SAN JOSE, Calif. (KTVU) - It’s a field trip that took some students from Santa Clara University out of their comfort zone. They visited a homeless encampment in San Jose Monday evening. They were there to both pass out blankets and also gain some perspective.
For the majority of the students, stepping into this mud-soaked homeless encampment off Macrdes Avenue in San Jose is a first for them, never having much contact with the homeless before.
“A lot of us call Santa Clara “Claradise” and I guess this is the dark side of “Claradise,” said Melendez. “You are kind of in your nice palm tree filled bubble out there. This is just whole different world.”
Melendez is one of 20 students taking part in a "religious studies" class who passed out food and other items to more than a dozen homeless people living in tents, seeking warmth in the cold.
“It’s sad to see,” said Melendez. “You can't escape the sadness.”
Professor Philip Riley said their interaction is a reality check and a course on solidarity. According to CHAM Deliverance Ministries, more than 4,500 people are homeless in San Jose and125 died on the streets last year.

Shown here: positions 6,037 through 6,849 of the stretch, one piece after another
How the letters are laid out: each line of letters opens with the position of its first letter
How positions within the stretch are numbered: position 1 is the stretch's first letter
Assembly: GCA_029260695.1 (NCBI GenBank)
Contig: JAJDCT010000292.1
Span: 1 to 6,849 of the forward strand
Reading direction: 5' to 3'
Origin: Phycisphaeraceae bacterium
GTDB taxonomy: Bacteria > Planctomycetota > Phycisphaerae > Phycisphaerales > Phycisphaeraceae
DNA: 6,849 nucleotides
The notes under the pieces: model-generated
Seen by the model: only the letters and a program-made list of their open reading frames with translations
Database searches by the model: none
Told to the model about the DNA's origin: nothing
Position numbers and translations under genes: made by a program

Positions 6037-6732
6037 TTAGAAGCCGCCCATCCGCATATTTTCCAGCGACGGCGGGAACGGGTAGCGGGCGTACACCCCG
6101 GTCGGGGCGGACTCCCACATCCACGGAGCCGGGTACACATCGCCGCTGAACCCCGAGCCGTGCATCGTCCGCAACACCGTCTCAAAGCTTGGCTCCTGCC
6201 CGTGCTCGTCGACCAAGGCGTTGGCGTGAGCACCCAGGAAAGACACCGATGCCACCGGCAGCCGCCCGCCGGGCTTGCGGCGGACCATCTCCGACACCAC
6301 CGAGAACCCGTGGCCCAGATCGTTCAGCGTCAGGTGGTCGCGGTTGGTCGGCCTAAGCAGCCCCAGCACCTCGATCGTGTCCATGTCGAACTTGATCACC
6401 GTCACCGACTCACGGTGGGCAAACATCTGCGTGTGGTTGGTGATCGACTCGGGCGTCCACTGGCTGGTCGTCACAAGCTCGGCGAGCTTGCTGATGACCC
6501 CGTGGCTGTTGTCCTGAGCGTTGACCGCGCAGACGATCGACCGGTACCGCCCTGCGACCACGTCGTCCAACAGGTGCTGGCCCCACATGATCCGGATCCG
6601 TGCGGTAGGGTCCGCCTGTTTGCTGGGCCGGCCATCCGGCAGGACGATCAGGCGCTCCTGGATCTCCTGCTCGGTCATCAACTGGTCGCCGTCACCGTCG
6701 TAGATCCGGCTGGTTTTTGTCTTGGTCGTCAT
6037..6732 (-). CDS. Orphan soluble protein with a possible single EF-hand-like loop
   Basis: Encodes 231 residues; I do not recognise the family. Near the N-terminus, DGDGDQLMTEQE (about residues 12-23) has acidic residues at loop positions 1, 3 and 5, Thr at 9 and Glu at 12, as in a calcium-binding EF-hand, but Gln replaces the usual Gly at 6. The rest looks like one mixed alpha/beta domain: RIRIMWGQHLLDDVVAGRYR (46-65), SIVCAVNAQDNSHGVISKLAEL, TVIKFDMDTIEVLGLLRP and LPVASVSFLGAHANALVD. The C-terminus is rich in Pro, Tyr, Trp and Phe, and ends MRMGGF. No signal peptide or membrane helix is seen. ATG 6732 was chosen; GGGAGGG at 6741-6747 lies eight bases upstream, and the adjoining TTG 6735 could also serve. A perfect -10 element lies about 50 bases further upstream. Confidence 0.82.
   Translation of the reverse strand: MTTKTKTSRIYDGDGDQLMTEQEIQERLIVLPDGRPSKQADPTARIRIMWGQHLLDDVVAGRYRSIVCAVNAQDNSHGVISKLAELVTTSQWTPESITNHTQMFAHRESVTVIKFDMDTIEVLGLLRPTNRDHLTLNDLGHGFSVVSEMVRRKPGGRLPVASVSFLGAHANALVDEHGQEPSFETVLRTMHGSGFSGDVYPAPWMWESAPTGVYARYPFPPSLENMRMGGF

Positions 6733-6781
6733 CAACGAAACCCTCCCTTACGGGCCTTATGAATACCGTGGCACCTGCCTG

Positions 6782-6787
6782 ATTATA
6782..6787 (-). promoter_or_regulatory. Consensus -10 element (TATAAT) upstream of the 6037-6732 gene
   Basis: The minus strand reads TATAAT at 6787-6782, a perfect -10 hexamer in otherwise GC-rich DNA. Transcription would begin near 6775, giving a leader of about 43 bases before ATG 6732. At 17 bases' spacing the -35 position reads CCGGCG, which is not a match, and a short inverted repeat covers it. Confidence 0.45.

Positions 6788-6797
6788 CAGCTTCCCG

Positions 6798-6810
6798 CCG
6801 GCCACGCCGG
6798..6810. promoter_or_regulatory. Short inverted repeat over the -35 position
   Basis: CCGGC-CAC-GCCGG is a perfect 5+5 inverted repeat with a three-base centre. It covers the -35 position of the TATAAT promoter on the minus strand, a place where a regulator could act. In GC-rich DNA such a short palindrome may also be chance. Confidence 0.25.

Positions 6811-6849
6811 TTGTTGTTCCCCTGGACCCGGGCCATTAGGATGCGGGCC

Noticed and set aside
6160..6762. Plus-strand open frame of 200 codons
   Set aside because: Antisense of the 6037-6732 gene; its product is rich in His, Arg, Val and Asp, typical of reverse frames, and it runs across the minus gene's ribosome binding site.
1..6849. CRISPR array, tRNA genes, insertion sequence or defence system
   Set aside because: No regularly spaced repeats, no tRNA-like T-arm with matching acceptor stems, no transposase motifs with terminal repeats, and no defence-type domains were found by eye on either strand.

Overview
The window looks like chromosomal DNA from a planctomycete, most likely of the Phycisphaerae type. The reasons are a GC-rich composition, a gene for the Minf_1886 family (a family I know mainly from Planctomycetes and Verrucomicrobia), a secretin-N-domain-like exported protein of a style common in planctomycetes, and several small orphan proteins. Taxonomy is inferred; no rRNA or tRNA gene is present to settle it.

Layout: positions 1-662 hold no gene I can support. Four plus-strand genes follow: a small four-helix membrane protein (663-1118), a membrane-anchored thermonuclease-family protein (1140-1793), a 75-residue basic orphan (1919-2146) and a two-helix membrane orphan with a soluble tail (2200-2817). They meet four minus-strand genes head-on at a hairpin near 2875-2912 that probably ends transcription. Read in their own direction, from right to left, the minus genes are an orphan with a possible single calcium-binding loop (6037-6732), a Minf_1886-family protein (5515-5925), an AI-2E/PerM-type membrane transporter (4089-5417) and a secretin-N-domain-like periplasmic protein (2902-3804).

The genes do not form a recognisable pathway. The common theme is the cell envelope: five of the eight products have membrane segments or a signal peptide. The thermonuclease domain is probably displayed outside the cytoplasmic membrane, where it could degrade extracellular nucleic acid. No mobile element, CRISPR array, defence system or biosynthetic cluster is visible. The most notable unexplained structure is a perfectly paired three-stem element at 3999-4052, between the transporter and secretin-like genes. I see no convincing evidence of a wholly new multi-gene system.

"There's so many of these camps just like this,” said Pastor Scott Wagers of CHAM Deliverance Ministries. “What they saw is a microcosm.”
On this visit, a student from Morocco grappled with what she can do to help.
“I don't have much to offer them aside from talking to them for a few minutes,” said Student Imane Jahid. “I just don't know if my presence here is going to help them.”
What she and many other students didn't realize is that human connection did help. Richard Womack is among the homeless people living there.
“I think it's a wonder and it's more than we ever imagined,” said Womack.
Above all, the students’ time is helping to break down stereotypes and misconceptions as well as broadening their perspectives.
“They don't want to have to ask people for stuff,” said Melendez. “They want to have value in their life which is common theme I’ve heard before.”
“At the end of the day we are all residents of the same community,” said 22-year-old Julie Wood. “We all owe it to each other to transform this place and call it a comfortable good home.”